Game Development Reference
which is similar to the comp found in the Transitions.aep project
we've been working with in this chapter. Let's apply the Card Wipe
effect to the magenta solid, just to get the idea of what's going on.
Then we'll move into deeper waters.
After applying the Card Wipe effect, the Transition Completion
value is bumped up a little for us, just so we can see what's going
on with this effect. As with Shatter, Fractal Noise, and other
effects, the default settings here don't really tell the whole story of
what this effect can do (Fig. 20.8).
Figure 20.8 The Simple Card
Wipe comp with the Card Wipe
effect applied with the default
What's really going on here is that Card Wipe is turning the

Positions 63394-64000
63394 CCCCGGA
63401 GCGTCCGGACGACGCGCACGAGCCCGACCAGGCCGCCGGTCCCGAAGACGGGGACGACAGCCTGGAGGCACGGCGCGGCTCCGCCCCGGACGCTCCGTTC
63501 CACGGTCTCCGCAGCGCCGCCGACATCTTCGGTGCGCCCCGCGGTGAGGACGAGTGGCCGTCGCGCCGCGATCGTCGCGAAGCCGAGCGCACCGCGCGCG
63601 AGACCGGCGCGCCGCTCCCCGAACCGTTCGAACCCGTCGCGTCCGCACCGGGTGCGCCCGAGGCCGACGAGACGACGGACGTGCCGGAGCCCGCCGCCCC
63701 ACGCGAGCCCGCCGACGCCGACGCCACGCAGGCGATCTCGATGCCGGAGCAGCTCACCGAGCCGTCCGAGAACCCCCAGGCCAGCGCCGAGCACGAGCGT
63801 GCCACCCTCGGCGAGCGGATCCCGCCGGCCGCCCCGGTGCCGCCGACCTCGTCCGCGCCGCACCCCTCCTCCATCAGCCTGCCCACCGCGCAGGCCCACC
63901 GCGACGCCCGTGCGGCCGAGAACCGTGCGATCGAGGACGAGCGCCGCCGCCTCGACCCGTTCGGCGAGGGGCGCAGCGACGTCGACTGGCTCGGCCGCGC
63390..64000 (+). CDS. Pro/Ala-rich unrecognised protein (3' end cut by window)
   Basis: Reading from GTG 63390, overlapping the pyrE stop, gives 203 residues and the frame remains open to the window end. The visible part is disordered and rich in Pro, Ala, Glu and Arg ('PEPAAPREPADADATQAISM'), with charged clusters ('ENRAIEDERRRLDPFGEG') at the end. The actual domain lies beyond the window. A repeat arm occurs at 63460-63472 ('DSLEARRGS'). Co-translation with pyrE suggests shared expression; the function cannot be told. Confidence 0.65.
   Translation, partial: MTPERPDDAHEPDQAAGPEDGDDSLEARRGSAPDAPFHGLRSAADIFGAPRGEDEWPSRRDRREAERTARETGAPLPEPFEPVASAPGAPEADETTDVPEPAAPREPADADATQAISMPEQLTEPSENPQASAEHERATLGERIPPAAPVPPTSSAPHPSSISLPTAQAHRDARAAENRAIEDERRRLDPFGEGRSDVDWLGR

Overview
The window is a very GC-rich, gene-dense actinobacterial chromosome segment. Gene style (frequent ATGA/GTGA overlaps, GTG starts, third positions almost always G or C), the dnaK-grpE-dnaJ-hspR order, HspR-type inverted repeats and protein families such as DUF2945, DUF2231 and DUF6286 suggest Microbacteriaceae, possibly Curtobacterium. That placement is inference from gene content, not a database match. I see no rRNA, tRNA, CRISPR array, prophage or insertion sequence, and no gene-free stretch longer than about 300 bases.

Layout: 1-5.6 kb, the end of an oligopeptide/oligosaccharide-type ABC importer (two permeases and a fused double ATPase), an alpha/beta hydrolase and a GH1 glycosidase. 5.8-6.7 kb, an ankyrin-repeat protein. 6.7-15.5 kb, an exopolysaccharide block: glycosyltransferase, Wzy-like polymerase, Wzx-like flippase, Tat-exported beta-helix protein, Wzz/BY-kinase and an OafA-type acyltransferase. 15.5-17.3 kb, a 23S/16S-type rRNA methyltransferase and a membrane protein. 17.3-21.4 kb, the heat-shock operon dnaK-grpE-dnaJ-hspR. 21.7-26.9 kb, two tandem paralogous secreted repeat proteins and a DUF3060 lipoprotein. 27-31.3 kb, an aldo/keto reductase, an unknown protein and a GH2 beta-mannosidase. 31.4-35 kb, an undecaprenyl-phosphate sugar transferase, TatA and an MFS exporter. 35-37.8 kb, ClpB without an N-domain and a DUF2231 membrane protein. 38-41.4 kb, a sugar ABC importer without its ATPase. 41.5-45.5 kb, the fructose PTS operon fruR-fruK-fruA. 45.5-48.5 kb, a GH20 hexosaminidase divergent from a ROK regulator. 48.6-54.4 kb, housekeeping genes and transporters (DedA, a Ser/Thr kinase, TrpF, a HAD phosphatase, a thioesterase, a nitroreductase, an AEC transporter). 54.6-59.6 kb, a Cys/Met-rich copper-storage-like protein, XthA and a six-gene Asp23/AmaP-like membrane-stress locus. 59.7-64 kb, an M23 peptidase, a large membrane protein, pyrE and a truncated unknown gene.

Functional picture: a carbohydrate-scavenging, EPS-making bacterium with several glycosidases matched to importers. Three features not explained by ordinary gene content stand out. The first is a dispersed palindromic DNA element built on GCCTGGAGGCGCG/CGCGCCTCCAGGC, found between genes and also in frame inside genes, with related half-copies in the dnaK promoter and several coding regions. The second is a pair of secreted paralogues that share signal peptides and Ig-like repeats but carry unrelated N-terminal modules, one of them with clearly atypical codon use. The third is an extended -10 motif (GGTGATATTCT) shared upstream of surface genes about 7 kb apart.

magenta solid into a sea of cards. The ones on the left side of the
screen have started fl ipping over or transitioning. This is very similar
to what we saw in Chapter 16 with the Card Dance effect. However,
I fi nd that the Card Wipe effect is much easier to understand and
control than the Card Dance effect. Card Wipe also has several easy-
to-use features that Card Dance does not have. Let's look at the
highlights from the top of the Effect Controls panel down.
Transition Completion functions here the same as it does in
every other effect. But what about Transition Width? Transition
Width determines how wide the area of fl ipping cards is. If you
want a single strip of cards fl ipping at once, reduce the Transition
Width value considerably. Likewise, if you want all the cards to
fl ip at once, increase this value to 100%.
As with Card Dance effect, we can specify how many rows and
columns of cards we want. We'll use this to our advantage later in
this section, when we create the ever popular 3D postcard effect.
Flip Axis, Flip Direction, and Flip Order all allow you to control
how these cards fl ip. Flip Axis has a really interesting value. By